The Burning: Massacre, Destruction, and the Tulsa Race Riot of 1921 by Tim Madigan

Publication Date: February 1, 2003

 

The Burning: Massacre, Destruction, and the Tulsa Race Riot of 1921 by Tim Madigan takes place in 1921. On June 1, 1921, an estimated 10,000 white citizens of Tulsa, Oklahoma, destroyed the black Greenwood neighborhood known at the time as America’s Black Wall Street. The actual number of casualties is unknown, but the cruelty and indiscriminate horror of the attack lived in the minds of the survivors, who lived in a community whose only crime was a success.

I will never know what it is like to be Black in America. In history, it has always seemed like being one of Henry VIIIs’ wives. He would put up with them as long as they were pretty and docile without opinion and if they in any way displeased or bored him, they might lose their head. That, it seems, is a trivialization and I am sorry for making that comparison. It seems in history and now there is a burning hate and dangerous unrest in the white community. This work shook this reader. The Burning: Massacre, Destruction, and the Tulsa Race Riot of 1921 should be required reading in every high-school history curriculum. I write this review with horror knowing there was no real recrimination for this vile event where the true number of casualties will never be known. Tim Madigan postulates the secrecy may be due to the fear of being very appropriately charged with murder. The least that can be done is for this horrible event to never again be a open secret. For it to be taught and treated with the same abhorrence of the awful, tragic and cruel events in history.

Madigan tells us that people that moved the area soon after were surprised to hear of the event at the time he was writing the book. 

Madigan paints an alarming picture in The Burning: Massacre, Destruction, and the Tulsa Race Riot of 1921 by just reporting the facts. So how did it start? A black male shoeshine operator fell into a white elevator operator when the elevator made a sudden move. She called for help and he was jailed. Word started going around Tulsa that a lynch mob was gathering. When word reached Greenwood, seventy-five black men gathered arms and made their way to the jail in order to protect the accused. The Sheriff convinced the men that no one would reach the accused and when they started to leave. One of the white men that had gathered tried to disarm one of the black men and shots broke out leaving several men, mostly white, dead.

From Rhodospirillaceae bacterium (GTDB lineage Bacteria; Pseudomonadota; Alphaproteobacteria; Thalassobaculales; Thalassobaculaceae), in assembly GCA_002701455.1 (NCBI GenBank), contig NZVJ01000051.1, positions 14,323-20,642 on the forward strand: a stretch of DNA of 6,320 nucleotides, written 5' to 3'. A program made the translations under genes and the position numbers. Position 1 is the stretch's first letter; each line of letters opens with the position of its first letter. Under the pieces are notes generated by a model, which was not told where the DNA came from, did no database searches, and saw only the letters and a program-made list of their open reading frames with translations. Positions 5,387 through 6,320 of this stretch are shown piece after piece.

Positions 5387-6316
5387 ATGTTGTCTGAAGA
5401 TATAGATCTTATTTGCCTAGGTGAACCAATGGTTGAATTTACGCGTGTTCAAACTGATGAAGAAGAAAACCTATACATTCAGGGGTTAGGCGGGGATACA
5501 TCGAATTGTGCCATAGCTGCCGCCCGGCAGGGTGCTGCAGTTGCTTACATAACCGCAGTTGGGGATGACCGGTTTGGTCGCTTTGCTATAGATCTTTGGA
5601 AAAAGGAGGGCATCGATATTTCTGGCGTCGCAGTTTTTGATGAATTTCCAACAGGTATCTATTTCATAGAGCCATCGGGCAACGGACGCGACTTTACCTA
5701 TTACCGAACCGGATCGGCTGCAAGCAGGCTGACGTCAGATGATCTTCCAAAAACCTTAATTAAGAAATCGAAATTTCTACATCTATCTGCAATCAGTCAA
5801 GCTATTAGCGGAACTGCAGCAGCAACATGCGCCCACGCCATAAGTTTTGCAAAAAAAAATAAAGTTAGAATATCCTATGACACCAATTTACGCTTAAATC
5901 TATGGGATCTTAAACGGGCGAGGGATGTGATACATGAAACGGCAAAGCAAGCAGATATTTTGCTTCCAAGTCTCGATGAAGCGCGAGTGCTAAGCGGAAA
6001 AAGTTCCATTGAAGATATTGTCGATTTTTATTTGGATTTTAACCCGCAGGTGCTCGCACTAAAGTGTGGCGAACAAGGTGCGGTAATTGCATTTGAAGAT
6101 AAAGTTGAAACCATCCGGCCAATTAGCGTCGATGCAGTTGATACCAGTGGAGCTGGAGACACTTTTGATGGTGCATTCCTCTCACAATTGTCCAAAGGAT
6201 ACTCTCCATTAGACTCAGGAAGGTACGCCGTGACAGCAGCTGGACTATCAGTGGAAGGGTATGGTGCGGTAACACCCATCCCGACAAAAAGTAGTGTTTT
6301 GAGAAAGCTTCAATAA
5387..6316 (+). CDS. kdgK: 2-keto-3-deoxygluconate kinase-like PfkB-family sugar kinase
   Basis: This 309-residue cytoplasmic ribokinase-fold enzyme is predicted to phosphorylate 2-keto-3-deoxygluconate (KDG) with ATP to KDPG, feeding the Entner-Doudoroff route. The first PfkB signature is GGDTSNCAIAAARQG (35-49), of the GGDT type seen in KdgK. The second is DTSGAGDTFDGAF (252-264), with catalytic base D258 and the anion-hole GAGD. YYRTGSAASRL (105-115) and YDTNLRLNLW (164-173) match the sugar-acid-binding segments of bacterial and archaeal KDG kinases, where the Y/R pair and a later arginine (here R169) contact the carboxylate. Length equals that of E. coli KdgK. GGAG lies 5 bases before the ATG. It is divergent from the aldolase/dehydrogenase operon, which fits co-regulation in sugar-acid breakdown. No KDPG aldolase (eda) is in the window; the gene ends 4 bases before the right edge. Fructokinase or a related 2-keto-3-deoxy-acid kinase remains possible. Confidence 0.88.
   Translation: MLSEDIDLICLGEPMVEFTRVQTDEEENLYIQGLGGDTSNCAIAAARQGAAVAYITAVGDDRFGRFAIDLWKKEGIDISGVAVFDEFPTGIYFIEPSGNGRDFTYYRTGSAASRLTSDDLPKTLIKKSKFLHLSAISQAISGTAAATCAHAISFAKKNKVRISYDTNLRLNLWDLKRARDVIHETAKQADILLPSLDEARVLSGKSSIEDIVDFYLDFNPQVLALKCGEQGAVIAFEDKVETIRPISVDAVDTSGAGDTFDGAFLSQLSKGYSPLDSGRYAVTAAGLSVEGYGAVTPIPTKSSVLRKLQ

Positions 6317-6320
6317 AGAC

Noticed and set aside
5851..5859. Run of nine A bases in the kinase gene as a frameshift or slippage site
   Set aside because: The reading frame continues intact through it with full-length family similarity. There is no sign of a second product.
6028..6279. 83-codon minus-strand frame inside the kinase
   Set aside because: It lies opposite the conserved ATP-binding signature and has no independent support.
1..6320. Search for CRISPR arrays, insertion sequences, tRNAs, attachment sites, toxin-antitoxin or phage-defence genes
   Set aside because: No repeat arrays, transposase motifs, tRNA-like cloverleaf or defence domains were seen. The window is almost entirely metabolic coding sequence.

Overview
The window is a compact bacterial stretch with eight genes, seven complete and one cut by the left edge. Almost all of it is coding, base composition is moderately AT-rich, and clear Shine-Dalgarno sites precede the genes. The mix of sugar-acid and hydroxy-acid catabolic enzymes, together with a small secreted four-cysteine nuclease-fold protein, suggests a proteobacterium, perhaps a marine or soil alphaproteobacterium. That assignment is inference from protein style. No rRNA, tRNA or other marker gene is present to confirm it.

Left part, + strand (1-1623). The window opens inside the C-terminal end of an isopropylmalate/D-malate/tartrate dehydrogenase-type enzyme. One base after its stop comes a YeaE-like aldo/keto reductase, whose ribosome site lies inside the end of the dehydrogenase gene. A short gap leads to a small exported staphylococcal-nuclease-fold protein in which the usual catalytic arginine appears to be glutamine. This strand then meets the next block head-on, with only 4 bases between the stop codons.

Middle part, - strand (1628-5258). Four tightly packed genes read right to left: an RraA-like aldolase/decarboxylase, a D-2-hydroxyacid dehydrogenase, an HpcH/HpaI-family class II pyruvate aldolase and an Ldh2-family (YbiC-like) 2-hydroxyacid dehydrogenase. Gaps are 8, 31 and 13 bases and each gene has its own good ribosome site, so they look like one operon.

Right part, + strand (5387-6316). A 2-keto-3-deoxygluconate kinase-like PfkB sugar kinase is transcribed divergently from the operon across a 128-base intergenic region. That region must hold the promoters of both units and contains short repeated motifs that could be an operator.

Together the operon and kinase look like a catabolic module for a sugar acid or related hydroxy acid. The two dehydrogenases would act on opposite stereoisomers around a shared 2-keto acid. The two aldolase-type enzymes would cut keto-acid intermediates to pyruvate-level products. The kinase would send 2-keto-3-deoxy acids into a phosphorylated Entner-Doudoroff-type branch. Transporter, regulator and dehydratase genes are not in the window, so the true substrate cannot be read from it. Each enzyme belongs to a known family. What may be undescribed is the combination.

What followed seems to have been more organized than perhaps a group of men could have come up with on the spur of the moment. At first, the black community was holding its own but the large group of people entered buildings and killed those they found, wholly destroying the community. Shots rang from the sky from airplanes flying overhead and while the author doesn’t make a definitive judgment, he certainly points out that the men seemed to be receiving instruction from someone.  

The stories that Madigan relates are disturbing. Honestly, everyone should read this book. The attackers were no discriminators of person. They killed children and just anyone they met not their color. White men died too but approximately 75 percent of the casualties were from the Greenwood community. In the aftermath, a commission was put together to examine the events in the day and in recent years reparations were ordered for the community. Madigan is a reporter and relates events in a very factual manner, but the nature of the event is just devastating. Madigan does pose in his narrative that this was Jim Crow America. In 1921, the most popular Halloween costume was to dress up as a Klan member. They were respected and revered and so wrong. We know where the hate comes, from but the cruelty is just not something I can comprehend.

I am aware that this is less a review and more a reaction piece. The work flowed well. The author is a professional writer. I think his attention to detail speaks in the impact on the reader of the piece. Madigan reached out to the victims in his research as well as those in Tulsa at the time (really, the perpetrators have kept their involvement a close secret for years). I don’t think there could be a more complete work covering this horrible event.

Pick this book up today. I don’t know about you, but I am going to work against hate in my community. For those of us who live internationally, please do not see this as an American problem. We all have hate in our communities and we can all work for change.

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Difficult Women by Roxane Gay

Publication Date: November 14, 2017

 

Difficult Women by Roxane Gay • Rabid Reader's Reviews Better World Book Challenge Book 1 – A Book nominated for a literary prize

Difficult Women by Roxanne Gay has been nominated for the Aspen Words Literary Prize, which is in its first year. Difficult Women is a collection of short stories focusing on the highs, lows and humor of women living life.

 

 

 

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Twelve Days In May: Freedom Ride 1961 by Larry Dane Brimner

Publication Date: October 24, 2017

 

Twelve Days In May: Freedom Ride 1961 by Larry Dane BrimnerTwelve Days In May: Freedom Ride 1961 by Larry Dane Brimnerchronicles the journey of 13 black and white Civil Rights Activists from Washington D.C. to New Orleans. The riders planned a protest of the southern states ignoring two Supreme Court rulings that segregation on buses crossing state lines was unconstitutional. The protest was meant to be peaceful and shine a light on the nonobservance of the rulings in the south. What met them on their journey was violence and hate.    Continue reading Twelve Days In May: Freedom Ride 1961 by Larry Dane Brimner